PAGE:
High Court decision
The High Court dismissed the claim in full. The High Court’s reasoning is summarised in our previous blog post here. The claimant appealed.
Court of Appeal decision
The Court of Appeal found in favour of the Bank and upheld the High Court’s decision to dismiss the claimant’s claim. We consider below some of key issues considered by the court.
Issue 1: Duty to exercise reasonable skill and care in providing lending services
The claimant argued that the Bank was: (i) subject to a duty under the Act to provide lending services with reasonable care and skill (such a duty operated as an implied term of the original Loan Agreement); and (ii) in breach of duty because, in negotiating for the transfer of the properties to West Register, the Bank was acting as a buyer (i.e. seeking to obtain the properties with a view to medium or long term capital gain) rather than as a lender (i.e. seeking to recover the money which it had lent).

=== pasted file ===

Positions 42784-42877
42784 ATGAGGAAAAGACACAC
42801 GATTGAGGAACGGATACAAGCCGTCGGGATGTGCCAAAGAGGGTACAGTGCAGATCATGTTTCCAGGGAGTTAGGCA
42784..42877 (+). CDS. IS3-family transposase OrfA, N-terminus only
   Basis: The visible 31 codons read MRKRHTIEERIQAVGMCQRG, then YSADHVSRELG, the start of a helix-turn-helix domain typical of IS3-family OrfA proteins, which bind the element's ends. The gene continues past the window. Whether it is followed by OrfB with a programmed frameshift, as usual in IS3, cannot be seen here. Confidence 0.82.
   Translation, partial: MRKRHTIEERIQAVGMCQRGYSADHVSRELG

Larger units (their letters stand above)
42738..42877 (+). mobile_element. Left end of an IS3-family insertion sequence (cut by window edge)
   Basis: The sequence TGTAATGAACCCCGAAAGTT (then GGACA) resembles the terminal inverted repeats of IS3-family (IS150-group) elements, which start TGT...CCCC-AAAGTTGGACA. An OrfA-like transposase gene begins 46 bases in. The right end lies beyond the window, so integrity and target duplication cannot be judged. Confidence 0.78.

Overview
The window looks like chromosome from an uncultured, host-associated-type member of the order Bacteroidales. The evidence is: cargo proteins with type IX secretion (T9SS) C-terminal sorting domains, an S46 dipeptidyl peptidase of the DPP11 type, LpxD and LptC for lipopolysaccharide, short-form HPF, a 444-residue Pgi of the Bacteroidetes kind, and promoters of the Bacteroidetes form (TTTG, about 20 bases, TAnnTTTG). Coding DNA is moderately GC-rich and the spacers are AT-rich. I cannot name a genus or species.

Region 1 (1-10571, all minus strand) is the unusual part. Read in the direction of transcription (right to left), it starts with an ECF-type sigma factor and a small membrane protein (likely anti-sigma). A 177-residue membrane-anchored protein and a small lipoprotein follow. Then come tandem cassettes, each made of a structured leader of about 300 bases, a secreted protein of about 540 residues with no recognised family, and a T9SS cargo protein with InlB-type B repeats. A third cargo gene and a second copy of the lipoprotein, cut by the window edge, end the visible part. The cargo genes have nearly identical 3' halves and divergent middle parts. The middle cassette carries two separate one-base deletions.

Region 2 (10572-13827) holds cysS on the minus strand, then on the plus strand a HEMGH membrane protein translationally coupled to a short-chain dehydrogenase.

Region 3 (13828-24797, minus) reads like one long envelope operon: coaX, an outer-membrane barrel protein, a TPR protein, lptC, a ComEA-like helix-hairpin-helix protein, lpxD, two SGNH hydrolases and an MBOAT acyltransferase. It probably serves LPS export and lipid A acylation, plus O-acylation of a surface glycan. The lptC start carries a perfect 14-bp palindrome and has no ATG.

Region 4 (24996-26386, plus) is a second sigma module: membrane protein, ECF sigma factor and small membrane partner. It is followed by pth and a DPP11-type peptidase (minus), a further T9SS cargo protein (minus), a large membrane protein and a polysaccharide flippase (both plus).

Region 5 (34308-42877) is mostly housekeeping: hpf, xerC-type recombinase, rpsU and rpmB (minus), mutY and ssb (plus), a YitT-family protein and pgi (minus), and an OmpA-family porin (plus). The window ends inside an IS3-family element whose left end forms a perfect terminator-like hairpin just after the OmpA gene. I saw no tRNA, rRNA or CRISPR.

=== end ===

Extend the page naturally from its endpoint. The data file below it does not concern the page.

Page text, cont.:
The Court of Appeal did not accept that the Bank was under any implied contractual duty to exercise reasonable skill and care in negotiating the Restructuring Agreement with the claimant after his default on the original Loan Agreement in December 2009. The Court of Appeal underlined that by then the parties’ relationship was governed by the express terms of the Loan Agreement and the equitable principles applicable to that relationship; an implied term in the original Loan Agreement therefore did not have any part to play in the parties’ relationship in the circumstances.